We plan so we can.

Withdraws are a fact of life for many of us not living on dividends or pensions. Selling off is part of the whole process and should have been in the plan before one retired. It is is a surprise now one might think the plan was incomplete at the time of retirement.
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Old 09-25-2011, 05:45 AM   #60
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I think it comes down to how solid you believe your plan is and if you have adequate financial resources.


I recently FIREd. We (americans... and much of the globe) are in an extreme time right now. But I have tried to position our assets for tough times and to benefit when markets (and economy) turn around. This gave (and continues to give) me the confidence to not change our plans.

Since I FIRED... I have noticed that I am much more focused on our spending than I was when I was working. Partly because I have more time on my hands. But, we have not tightened our belt and cut spending... specifically discretionary spending.... maybe a better description would be "we have not cut consumption"... except w*rk related consumption.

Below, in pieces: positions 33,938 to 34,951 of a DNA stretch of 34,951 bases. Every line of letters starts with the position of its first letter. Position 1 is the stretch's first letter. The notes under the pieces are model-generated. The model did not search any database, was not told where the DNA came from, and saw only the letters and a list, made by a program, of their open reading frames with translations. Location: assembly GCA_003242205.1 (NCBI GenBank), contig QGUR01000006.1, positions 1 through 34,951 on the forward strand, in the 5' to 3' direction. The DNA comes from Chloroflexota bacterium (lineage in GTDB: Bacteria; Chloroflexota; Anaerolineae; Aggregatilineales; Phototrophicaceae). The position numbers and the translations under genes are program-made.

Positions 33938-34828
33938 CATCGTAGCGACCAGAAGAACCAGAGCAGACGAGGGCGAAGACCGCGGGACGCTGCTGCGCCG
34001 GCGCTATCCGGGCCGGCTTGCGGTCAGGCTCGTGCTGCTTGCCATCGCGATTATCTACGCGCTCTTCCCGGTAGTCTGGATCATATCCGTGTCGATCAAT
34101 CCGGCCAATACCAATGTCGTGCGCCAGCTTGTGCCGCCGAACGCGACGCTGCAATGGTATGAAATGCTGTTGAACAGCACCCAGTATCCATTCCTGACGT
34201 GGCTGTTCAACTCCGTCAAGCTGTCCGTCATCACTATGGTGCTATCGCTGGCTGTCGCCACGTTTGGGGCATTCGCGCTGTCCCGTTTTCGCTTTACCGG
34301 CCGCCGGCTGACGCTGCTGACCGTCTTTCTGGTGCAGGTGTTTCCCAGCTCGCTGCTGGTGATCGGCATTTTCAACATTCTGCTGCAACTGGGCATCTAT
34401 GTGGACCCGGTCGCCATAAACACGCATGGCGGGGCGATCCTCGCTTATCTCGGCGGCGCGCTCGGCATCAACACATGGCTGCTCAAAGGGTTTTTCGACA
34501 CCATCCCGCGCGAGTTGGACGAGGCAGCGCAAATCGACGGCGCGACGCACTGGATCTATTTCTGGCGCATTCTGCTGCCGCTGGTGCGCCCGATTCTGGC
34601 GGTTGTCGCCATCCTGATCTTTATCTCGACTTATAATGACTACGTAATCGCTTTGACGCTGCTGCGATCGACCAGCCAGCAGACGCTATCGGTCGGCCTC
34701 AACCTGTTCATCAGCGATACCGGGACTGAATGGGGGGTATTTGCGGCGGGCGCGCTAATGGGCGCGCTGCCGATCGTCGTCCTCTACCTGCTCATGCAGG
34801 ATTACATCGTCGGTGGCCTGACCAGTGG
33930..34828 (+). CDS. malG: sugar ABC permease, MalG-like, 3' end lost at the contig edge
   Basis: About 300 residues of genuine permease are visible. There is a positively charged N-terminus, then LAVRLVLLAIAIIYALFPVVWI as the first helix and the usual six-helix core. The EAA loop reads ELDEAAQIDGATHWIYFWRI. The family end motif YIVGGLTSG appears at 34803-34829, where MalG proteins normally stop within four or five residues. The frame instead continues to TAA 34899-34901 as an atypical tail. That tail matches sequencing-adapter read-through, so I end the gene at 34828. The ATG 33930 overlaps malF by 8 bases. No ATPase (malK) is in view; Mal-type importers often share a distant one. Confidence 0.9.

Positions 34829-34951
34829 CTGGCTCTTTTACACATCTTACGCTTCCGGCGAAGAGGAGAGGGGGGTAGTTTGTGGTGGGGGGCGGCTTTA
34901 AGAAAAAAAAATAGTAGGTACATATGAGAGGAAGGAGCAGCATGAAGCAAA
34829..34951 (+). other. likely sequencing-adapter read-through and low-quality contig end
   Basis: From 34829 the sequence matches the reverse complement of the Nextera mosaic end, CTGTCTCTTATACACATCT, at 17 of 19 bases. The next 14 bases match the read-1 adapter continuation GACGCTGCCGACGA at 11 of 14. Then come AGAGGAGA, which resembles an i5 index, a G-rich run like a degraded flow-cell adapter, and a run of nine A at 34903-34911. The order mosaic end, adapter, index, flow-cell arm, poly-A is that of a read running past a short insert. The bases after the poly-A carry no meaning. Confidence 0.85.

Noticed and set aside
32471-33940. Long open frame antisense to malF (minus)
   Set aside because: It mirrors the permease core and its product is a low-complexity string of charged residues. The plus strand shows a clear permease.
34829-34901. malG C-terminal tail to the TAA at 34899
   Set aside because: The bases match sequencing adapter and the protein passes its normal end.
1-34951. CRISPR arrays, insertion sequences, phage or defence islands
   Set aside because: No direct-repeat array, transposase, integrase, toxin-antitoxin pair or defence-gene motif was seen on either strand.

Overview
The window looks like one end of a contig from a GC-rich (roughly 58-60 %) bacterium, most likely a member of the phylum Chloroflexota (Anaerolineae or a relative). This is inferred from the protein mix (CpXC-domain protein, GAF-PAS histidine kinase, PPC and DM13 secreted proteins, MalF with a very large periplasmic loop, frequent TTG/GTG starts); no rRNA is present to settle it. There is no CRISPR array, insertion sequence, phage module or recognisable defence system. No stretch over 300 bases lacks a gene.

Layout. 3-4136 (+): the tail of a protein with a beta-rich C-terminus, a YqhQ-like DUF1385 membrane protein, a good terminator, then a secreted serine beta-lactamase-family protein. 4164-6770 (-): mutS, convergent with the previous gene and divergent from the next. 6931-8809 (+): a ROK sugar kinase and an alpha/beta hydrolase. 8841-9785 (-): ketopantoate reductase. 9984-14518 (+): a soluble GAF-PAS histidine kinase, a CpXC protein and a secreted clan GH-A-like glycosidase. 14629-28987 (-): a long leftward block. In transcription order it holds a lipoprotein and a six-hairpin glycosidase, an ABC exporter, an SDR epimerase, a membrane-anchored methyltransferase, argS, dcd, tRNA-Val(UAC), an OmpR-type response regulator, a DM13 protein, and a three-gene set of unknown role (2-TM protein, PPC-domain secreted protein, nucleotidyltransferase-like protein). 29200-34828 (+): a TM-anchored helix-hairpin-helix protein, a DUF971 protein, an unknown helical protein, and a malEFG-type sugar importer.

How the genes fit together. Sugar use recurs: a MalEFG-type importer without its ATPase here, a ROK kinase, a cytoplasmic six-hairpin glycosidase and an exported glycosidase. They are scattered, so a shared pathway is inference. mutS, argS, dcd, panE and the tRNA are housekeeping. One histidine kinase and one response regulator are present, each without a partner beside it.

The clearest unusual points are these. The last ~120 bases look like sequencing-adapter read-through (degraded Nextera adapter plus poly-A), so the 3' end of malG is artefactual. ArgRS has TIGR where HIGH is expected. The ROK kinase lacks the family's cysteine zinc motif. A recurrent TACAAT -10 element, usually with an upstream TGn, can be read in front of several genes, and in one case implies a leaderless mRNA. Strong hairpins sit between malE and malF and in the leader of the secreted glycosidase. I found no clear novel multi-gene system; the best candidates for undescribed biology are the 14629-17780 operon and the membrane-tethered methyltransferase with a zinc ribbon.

Here some changes I have noticed in myself. There is nothing happening that I was not aware of before I FIREd... but I think I am much more focused on it... probably because of the economy and uncertainty of the times.

  1. I am kind of handy with doing certain types of work around the house. When I was working, I would pay to have many things done. I am doing many more projects myself now (which save us money). I had always planned on doing that... but I think the current economy (and uncertainty) has me seeing the benefit even more. In this way, we have cut non-discretionary spending.... but not consumption. The other benefit... it keeps me occupied. Since I am in early FIRE days... it is good to have some built in structure (e.g., spend time doing projects at home).
  2. We have a fairly large discretionary budget... in FIRE, it is an increased budget for travel. We are not cutting our traveling. But because we do not work... We do have the flexibility to seek out travel deals to try to save a few bucks here or there.
  3. We are eating out less. Mainly because we have more time on our hands to prepare meals at home. This has been going on since DW ERd. But has increased now that we are totally FIREd.